Supporters groups, Football Clubs meet in second leg of Kings Cu - WDRB 41 Louisville News

Supporters groups, Football Clubs meet in second leg of Kings Cup clash in St. Louis

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The Saint Louligans and Louisville fans who made the trip pose for a picture at their joint tailgate Sunday May 24, 2015. The Saint Louligans and Louisville fans who made the trip pose for a picture at their joint tailgate Sunday May 24, 2015.

SAINT LOUIS (WDRB) -- While Saint Louis FC and Louisville City battled to a topsy-turvy 3-3 draw Sunday night in the second leg of the Kings Cup, a different battle was being waged in the stands.

A raucous group of supporters drummed and chanted and danced and sang constantly, showing off their passion for their team and their town. They are the Saint Louligans, the supporters group for Saint Louis soccer in all of its forms. Much like the Louisville Coopers, they played a part in getting and growing Saint Louis FC.

A crowd of about 4,000 turned out to cheer on the fighting chupacabras -- as the Louligans dubbed them in song -- and among them were about 50 purple-clad Louisville supporters beating their drums and singing for their own team. They chartered a bus and made the four-hour journey west to see their team play and go head-to-head with the Saint Louligans.

The supporters groups met in the parking lot before the game for a joint tailgate and individual marches into the stadium. 

"We love having them here," Saint Louligan Pat Ryan shouted over the roar of the supporters section. "We want them to be over there making noise. We want them to be good, so they make us better."

The second leg of the Kings Cup was a three-hour spectacle delayed by lightning and rain for almost an hour – that, ultimately, ended in a draw both teams might be relieved to come away with.

Saint Louis took the lead in the 21st minute when Louisville goalie Scott Goodwin misjudged a pass across the goal and the speed with which Jeremie Lynch caught up to it. Louisville equalized shortly afterward when a failed clearance gave Kadeem Dacres and Matt Fondy a two-on-one with Saint Louis keeper Alec Kann, which Fondy finished.

As the goals were scored, green and blue smoke went up from one corner of the park and purple smoke billowed from the other corner. The pair of supporters groups celebrated their teams and their passion for the game.

“It's a weird type of passion,” Ryan said. “It's that hockey type of passion.”

The second half saw Mike Ambersley put the home team up 2-1 with a strike from 20 yards out before lightning brought the match to a halt. It took a few minutes for soccer park security to get their message across to the still-singing Saint Louligans – that they needed to clear out of the metal bleachers.

It was not completely clear whether the game would resume and most fans begrudgingly trudged to their vehicles and filed out of the park – including Louisville's band of travelers.

But those who remained and braved torrential rains were treated to a thrilling conclusion. After an hour-long rain delay, the teams took the field and Louisville went on the offensive, dominating possession and creating chances left and right.

In a scramble in front of the Saint Louis goal, Fondy netted another equalizer to tie the game 2-2. A few minutes later, Goodwin took down Ambersley in the box giving Saint Louis a penalty kick, which Bryan Gaul put away for a 3-2 lead.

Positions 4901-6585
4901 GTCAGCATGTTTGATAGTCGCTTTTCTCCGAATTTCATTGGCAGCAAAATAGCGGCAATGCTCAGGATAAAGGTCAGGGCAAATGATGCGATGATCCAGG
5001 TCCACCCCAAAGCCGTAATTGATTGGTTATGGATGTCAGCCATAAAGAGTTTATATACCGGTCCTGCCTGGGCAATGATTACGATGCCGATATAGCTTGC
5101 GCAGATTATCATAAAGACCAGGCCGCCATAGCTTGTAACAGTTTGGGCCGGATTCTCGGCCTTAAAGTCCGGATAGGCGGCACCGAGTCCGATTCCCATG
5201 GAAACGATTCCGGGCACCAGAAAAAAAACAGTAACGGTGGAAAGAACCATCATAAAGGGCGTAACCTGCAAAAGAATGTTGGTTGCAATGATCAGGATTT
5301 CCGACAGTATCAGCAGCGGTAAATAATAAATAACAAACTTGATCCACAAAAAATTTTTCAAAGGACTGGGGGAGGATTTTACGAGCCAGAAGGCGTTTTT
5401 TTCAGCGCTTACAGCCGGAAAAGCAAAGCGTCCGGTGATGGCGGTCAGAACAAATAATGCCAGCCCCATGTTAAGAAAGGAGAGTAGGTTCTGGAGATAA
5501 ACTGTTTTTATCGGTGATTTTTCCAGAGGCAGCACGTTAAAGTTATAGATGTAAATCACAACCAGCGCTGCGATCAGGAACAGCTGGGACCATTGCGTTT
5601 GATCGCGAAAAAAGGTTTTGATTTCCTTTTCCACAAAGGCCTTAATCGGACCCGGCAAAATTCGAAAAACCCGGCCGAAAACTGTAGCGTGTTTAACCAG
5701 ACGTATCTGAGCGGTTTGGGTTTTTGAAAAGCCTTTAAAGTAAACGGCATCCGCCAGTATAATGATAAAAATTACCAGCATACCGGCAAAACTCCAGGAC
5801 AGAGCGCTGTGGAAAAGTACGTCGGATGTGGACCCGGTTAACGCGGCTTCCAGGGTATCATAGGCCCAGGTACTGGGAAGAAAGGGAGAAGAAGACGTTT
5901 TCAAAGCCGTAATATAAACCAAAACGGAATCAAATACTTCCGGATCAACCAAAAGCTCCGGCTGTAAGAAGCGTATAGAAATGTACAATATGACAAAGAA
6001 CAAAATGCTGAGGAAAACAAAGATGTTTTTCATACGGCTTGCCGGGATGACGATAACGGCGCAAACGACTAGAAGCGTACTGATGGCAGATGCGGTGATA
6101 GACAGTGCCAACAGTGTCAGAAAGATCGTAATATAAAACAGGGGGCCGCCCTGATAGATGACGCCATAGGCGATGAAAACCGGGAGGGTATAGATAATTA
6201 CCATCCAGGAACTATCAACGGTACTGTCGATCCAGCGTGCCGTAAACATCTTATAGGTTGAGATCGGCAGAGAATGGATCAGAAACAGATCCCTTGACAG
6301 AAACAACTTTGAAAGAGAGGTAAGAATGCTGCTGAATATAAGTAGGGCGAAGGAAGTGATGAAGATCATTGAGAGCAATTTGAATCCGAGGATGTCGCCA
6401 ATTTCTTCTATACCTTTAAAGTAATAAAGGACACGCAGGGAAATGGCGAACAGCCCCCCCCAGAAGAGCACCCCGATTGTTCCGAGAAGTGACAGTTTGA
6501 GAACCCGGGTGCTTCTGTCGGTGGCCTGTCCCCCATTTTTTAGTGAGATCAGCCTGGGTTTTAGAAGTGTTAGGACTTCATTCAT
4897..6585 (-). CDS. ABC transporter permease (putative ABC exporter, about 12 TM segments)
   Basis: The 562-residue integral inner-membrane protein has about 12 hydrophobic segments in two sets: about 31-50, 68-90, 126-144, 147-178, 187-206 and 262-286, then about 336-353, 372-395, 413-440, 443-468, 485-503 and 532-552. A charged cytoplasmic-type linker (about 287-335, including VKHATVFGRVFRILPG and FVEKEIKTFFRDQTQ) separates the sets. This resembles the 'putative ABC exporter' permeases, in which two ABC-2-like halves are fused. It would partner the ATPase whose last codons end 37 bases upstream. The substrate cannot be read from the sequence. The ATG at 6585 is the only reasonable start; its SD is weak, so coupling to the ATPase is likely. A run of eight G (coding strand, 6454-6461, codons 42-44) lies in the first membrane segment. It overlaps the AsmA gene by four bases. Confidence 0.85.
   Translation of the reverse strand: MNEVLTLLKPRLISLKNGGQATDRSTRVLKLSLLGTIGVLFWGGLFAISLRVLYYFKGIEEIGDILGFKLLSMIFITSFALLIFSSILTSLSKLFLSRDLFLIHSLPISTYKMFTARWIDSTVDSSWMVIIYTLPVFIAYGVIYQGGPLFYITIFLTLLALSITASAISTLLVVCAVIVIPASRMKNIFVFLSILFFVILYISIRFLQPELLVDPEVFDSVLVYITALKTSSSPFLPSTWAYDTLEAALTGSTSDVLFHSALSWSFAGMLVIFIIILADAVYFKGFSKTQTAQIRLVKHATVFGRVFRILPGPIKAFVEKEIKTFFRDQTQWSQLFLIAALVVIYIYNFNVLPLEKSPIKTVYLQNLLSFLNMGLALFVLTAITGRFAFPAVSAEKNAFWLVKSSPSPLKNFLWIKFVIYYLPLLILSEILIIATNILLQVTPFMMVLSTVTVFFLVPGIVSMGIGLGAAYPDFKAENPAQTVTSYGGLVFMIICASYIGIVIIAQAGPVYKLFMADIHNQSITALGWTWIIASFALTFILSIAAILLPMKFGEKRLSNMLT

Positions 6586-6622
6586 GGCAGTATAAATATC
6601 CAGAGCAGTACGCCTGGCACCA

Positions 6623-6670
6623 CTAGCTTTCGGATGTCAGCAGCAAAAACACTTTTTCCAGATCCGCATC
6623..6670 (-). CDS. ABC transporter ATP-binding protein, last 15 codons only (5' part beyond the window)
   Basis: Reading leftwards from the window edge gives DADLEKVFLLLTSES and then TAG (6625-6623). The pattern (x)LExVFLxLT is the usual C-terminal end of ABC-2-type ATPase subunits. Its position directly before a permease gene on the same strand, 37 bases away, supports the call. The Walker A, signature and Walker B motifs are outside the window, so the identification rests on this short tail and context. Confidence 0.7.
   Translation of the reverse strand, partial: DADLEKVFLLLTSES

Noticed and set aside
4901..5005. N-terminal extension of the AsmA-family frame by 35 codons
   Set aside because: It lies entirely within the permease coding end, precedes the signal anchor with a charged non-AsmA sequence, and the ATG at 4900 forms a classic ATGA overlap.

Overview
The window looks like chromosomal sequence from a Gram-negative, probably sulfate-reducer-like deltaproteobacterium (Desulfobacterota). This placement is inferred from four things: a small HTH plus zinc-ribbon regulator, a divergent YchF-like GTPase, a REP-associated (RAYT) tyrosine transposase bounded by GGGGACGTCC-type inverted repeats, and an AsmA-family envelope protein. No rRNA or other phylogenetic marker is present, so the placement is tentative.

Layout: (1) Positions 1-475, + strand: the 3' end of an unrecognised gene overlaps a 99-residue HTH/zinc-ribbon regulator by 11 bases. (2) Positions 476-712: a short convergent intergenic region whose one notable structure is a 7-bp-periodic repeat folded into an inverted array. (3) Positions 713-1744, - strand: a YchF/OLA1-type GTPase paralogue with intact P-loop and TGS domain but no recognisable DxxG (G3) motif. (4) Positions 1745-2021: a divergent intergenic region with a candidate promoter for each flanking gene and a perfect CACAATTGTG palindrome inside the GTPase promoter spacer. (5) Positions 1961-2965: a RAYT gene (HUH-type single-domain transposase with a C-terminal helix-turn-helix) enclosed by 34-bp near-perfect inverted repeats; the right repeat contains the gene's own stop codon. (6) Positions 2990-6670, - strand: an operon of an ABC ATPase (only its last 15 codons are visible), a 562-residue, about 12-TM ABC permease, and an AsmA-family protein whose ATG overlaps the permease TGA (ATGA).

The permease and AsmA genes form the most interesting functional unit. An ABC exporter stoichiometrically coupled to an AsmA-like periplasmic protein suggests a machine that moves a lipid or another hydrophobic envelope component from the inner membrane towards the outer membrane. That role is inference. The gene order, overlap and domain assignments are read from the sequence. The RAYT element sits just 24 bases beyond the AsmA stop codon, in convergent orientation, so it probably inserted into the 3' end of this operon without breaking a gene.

Before the remaining Saint Louligans' smoke had even cleared, Nate Polak finished another equalizer on a set piece to make it 3-3 before the final whistle blew.

Most of the remaining Louligans packed back into their section, singing in the rain, while families kept to the tents and kids moved into the front rows to get a better view of the action. The fans know a draw isn't the ideal outcome, but for some it's not just about getting the win.

“We want to be successful but we don't mind if we're not successful,” Ryan said. “We want to win; we just also want people to see how much fun this is and take note.”

Saint Louis has a storied soccer tradition and every U.S. National Team in World Cup history has had at least one person from Saint Louis on the roster.

In the 1950 World Cup, when the U.S. beat England 1-0, in what's been dubbed the Miracle on Grass, four members of the team grew up in Saint Louis' The Hill neighborhood – three of them lived within a block of each other.

So while Saint Louis FC might be new in town, soccer is not. The Saint Louligans say their goal is to make as much noise as possible and to bring more and more people to share in their passion.

Their efforts were not lost on Louisville's fans who were at the game. They spent the pre-game tailgate sharing beers, stories and best practices.

The rivalry between the teams was born from the timing and geography of USL's expansion, with both teams in the Eastern Conference and their inaugural season.

The Saint Louligans and the Coopers dubbed it the Kings' Cup, for the French kings who gave each city its name. The Kings Cup will be awarded to the team with the most points in a four game series over the season.

Louisville City took the first leg 2-0 on both teams' opening day at Louisville Slugger Field March 28. After Sunday's 3-3 draw, the cup returns to Louisville Saturday at 7:30 p.m. for the third leg. The last leg will be back in Saint Louis in September.

The Saint Louligans and Coopers have also planned a soccer game between the supporters groups, which will be played at Cox Park at 3:30 p.m. on Saturday.

If you want to watch the full replay of Sunday's game, you can find it here.

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